Try starting with just one metric per category, which would give you four KPIs to track and measure with consistency and precision. If these those four could be related in some way, even better.

Collections
Measuring collections regularly ensures not only that you are receiving payment for the services you provide, but also that you receive those payments in a timely manner, which has a great impact on your cash flow.
Collections-related metrics could be:
  • Percent of receivables older than 120 days.

  • Average number of days to collection.

  • Percent denial rate.

When these numbers get out of balance, you can investigate quickly to determine why—and make changes quickly so that money is flowing into the bank account with ease.
Marketing
Most private practices use several different types of marketing methods and activities. Each involves its own costs, yields various numbers of new patients, and requires different amounts of time to execute. You want to make sure that your marketing time and money are actually yielding new patients and at what cost. Some common marketing KPIs might include:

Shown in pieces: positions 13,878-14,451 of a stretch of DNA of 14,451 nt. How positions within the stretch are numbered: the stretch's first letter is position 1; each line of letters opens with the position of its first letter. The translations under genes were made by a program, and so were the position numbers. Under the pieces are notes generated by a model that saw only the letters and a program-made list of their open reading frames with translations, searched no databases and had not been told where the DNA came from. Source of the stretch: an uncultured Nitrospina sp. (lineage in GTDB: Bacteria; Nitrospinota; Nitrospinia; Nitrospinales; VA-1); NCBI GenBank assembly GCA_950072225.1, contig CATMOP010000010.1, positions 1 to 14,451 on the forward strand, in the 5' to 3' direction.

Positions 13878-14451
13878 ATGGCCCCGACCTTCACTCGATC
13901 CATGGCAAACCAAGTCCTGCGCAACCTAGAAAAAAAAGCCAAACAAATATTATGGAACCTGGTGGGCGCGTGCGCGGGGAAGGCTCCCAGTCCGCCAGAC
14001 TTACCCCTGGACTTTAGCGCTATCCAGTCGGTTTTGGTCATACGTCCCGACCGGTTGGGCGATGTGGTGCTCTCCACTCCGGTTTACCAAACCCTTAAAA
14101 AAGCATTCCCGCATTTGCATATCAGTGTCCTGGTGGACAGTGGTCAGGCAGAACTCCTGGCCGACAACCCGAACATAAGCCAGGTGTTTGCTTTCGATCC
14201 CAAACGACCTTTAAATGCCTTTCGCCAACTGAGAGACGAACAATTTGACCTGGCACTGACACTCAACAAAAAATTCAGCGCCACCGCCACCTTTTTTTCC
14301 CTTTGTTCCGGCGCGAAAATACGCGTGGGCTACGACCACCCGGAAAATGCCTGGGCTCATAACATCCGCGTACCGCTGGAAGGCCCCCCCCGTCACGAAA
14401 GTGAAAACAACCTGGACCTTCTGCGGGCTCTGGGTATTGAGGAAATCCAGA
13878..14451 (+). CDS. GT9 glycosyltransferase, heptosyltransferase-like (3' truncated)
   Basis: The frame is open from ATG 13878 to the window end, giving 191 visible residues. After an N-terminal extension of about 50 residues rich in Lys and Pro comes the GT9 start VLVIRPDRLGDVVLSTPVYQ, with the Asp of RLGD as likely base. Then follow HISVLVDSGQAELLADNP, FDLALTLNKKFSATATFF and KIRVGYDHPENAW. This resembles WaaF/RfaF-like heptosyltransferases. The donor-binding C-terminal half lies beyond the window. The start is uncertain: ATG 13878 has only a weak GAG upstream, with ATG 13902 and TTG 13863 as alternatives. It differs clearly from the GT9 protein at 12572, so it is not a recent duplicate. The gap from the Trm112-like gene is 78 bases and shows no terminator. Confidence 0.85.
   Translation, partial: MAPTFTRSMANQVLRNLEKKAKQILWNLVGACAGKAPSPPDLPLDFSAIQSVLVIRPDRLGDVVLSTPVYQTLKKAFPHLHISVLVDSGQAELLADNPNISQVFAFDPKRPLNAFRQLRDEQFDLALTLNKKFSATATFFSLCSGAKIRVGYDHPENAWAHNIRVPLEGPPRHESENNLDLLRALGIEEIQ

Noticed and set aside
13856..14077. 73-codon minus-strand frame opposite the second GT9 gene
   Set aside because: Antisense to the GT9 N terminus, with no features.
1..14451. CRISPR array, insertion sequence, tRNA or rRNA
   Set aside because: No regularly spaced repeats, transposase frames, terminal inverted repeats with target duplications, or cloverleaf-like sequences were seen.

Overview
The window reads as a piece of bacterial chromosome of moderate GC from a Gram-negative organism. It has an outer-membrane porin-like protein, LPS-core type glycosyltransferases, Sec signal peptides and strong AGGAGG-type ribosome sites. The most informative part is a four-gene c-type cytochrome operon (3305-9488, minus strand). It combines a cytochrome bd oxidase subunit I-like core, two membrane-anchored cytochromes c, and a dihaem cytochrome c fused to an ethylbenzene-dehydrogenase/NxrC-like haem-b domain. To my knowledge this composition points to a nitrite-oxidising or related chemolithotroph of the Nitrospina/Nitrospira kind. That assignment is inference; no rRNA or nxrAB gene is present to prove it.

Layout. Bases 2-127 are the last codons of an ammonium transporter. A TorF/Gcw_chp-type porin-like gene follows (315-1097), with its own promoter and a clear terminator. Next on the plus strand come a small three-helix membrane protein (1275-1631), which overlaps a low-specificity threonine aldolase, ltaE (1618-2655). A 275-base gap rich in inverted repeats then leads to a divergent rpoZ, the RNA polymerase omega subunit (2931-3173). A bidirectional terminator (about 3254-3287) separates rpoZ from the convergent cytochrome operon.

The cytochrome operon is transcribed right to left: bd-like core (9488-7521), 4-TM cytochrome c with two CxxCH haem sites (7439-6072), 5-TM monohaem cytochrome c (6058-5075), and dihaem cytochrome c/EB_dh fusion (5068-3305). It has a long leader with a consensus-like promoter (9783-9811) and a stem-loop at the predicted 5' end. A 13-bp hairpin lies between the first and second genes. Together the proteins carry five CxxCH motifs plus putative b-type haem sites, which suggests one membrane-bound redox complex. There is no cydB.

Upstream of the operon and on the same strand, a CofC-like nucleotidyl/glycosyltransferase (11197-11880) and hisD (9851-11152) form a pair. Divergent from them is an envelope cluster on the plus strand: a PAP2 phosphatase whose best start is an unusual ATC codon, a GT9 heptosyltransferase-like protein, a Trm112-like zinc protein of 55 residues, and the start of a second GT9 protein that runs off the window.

• Average number of new patients acquired per activity.

  • Cost per patient per activity.

  • Top referrals.

  • New patients per week, month, quarter and year.

Productivity
You can measure productivity in many layers for a private practice: individual clinicians, clinic locations and the practice as a whole. Some KPIs to consider regarding productivity include:
  • Total number of patients per week, month, quarter and year by clinician, location and practice as a whole.

  • Percent of billable versus nonbillable hours per week per clinician.

  • Cancellation rate per week, month, quarter and year for each clinician, patient and location, and the entire practice.

  • Customer lifetime value (LTV), or the average number of visits each patient will require to complete their course of treatment.

Schedule regular, consistent intervals to gather, record and analyze the data. This allows you to make more informed decisions about how to grow your company to its greatest potential.